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MISSION. The Center for Economic Security was founded in Michigan in 2005 to foster a transition to a true sustainable economy, one built around an acceptance of nature’s order and an intention to operate within its laws.

Such an economy requires a basic ecological literacy -- an understanding of the complex natural systems upon which all human economic activity depends -- and ecological intelligence -- a capacity to create economic institutions that derive their competitive advantage from their ability to work in harmony with nature.

This is what Charles Darwin meant when he wrote “survival of the fittest” -- the species that fit most effectively into nature’s order would survive the best. Our future economic security depends almost totally on our ability to achieve this ecological fit.

The Center seeks to help Michigan and the states of the Great Lakes Basin increase the ecological literacy of economic and public policy decisionmakers and introduce ecological intelligence into business and public decisionmaking.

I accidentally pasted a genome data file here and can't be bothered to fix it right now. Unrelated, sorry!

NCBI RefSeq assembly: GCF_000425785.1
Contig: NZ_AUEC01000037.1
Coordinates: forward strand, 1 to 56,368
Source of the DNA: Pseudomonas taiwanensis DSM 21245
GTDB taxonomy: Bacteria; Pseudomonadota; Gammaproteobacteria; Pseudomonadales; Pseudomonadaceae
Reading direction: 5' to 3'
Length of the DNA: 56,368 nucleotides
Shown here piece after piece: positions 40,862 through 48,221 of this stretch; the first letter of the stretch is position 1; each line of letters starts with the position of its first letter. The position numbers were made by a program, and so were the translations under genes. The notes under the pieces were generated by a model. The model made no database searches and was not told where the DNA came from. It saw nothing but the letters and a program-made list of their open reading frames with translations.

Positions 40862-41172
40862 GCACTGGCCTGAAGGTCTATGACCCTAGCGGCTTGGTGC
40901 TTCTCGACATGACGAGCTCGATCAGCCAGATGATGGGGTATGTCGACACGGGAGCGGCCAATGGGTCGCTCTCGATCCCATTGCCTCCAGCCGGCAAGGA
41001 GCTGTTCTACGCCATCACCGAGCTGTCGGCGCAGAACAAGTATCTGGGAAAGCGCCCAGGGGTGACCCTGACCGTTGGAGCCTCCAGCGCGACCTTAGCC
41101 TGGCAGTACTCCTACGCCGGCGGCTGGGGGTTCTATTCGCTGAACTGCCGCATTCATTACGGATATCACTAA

PEOPLE.
Christopher Bedford (President) has worked for over fifteen years to bring ecological intelligence to the work of business, labor, public health and environmental groups. He created the award winning film, “The Next Industrial Revolution” in 2001 that has become a core document in the worldwide green revolution in business. He has organized campaigns to build ecological sustainability in five states. His work has won over three dozen awards for excellence. He is a graduate of Princeton University.

George W. Bird, PhD (Board) is Professor of Nematology and Associate Chairperson of the Department of Entomology at Michigan State University. He is a former national Director of SARE (Sustainable Agriculture Research and Education, USDA/CSREES). Dr. Bird serves on the Board of the Rodale Institute and is a leader in sustainable agriculture thinking and programs in the United States.

John Weber, PhD (Board) is Associate Professor of Geology, GVSU. Professor Weber received his PhD in the Geosciences from Northwestern University in 1995. One component of his research, currently supported by the American Chemical Society's Petroleum Research Fund, involves using GPS satellites and additional geologic techniques to estimate the seismic hazard on some of Earth's major tectonic faults. He has received awards for both his excellence in teaching and scholarship, including the GVSU Glen A. Neimeyer Outstanding Faculty Award (2003), and the Dupont (Conoco) Young Professor's Award (1999).